1)         Professors are human.  I don’t think many students appreciate how much it hurts when they don’t attend classes, fall asleep, decide not to take any notes and spend most of their time texting and interacting with the Internet cloud via their smartphones.  Most professors—apparently until their reach my age—could have generated higher earnings in the so-called real world.  They consciously chose to teach.
            On a good day, I consider student distraction, if not disinterest, as part of the gig which requires regular servings of humble pie.  On a bad day, I feel humiliation and dismay.  The educational process requires work on both sides.  I try to make my courses engaging and helpful, but I cannot make them an entertainment vehicle.

2)         We know how to teach.  Student regularly blame instructors for any performance shortcoming, but realistically most teachers have ascended the learning curve and achieved competency after 5 or so years.  The promotion and tenure process, as well as regular teaching evaluations by peers confirms that poor teachers either wash out, or understand the lack of fit in the classroom.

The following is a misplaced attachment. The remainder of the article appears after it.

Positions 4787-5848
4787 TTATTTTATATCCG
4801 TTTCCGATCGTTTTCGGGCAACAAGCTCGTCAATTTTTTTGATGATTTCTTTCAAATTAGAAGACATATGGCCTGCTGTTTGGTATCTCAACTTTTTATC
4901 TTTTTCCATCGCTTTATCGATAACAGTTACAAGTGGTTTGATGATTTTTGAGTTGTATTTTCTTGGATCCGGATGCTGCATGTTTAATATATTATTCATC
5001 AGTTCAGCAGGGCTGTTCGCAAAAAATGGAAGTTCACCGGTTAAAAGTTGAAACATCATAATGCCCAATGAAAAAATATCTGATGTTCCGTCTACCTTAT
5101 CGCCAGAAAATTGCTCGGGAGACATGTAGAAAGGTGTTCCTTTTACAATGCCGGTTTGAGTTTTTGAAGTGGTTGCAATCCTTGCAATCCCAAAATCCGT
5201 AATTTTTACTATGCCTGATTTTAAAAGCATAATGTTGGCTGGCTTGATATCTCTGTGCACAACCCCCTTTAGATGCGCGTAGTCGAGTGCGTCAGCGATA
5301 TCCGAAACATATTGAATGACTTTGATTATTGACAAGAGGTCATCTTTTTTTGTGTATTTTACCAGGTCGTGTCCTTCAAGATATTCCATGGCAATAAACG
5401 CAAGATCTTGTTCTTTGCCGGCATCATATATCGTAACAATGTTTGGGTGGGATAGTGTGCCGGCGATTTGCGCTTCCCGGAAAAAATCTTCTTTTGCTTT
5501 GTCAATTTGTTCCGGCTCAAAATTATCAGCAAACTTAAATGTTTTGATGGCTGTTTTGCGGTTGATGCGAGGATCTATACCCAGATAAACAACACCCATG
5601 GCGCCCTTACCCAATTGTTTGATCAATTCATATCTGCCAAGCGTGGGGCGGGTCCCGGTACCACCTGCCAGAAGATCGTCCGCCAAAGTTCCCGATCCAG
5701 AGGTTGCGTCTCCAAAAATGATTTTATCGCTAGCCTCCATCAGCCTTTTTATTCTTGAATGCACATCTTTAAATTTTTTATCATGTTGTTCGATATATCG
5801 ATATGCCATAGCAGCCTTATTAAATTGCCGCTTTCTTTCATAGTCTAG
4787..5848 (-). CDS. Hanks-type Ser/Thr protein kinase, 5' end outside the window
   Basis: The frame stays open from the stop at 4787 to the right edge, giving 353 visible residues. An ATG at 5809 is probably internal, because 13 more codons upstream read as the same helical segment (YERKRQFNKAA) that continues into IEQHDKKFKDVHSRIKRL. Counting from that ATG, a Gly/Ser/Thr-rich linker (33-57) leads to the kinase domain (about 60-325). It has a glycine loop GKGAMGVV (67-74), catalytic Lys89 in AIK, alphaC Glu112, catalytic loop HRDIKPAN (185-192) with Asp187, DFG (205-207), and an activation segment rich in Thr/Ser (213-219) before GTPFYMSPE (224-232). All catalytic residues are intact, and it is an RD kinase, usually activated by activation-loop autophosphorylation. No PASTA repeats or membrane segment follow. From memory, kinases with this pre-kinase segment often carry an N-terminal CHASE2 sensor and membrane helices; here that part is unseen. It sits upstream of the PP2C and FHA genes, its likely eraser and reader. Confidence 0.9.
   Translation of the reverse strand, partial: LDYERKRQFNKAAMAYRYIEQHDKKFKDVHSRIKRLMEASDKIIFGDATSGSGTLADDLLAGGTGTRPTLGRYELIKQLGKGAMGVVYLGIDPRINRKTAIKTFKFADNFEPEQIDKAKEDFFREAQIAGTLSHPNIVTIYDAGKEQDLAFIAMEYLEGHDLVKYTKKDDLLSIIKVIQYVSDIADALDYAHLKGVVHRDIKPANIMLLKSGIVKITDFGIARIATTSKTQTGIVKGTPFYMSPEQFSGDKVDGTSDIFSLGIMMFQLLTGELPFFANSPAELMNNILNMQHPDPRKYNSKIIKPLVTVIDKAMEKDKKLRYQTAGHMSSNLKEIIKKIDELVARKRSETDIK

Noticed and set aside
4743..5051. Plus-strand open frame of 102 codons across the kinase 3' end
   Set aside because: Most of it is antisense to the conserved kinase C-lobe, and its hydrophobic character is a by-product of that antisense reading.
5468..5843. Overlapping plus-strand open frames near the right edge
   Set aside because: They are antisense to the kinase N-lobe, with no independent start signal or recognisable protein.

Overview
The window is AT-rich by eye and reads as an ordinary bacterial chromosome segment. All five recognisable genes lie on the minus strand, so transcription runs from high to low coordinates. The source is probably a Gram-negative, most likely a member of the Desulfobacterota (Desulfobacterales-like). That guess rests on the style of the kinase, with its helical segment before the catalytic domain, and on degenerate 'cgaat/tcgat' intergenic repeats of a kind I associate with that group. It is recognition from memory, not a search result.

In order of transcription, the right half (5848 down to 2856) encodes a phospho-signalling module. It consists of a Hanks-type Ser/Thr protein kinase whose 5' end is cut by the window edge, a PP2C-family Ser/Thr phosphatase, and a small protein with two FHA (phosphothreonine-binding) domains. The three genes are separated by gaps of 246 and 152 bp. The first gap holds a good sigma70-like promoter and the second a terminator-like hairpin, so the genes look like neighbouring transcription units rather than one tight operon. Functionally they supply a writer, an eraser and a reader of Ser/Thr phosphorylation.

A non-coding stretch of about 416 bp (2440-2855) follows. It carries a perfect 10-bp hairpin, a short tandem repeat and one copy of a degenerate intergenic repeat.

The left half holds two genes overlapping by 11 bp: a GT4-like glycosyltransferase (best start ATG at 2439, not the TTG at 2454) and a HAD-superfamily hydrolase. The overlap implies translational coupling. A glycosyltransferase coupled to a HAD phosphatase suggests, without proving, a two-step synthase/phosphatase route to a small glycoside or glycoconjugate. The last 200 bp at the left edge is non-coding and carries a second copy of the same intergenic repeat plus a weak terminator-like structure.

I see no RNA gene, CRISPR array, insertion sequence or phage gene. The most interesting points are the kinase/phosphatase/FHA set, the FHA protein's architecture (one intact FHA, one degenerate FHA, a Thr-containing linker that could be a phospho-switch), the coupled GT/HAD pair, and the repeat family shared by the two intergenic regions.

3)         We want students to succeed.  While I like the band Pink Floyd, I don’t see much “dark sarcasm in the classroom.”  I am self-effacing, over the top with enthusiasm and keenly aware of the trust in me placed by tuition underwriters.  I teach in a College of Communications where most students do not pursue graduate school.  I understand and embrace the mission of preparing students for immediate employment.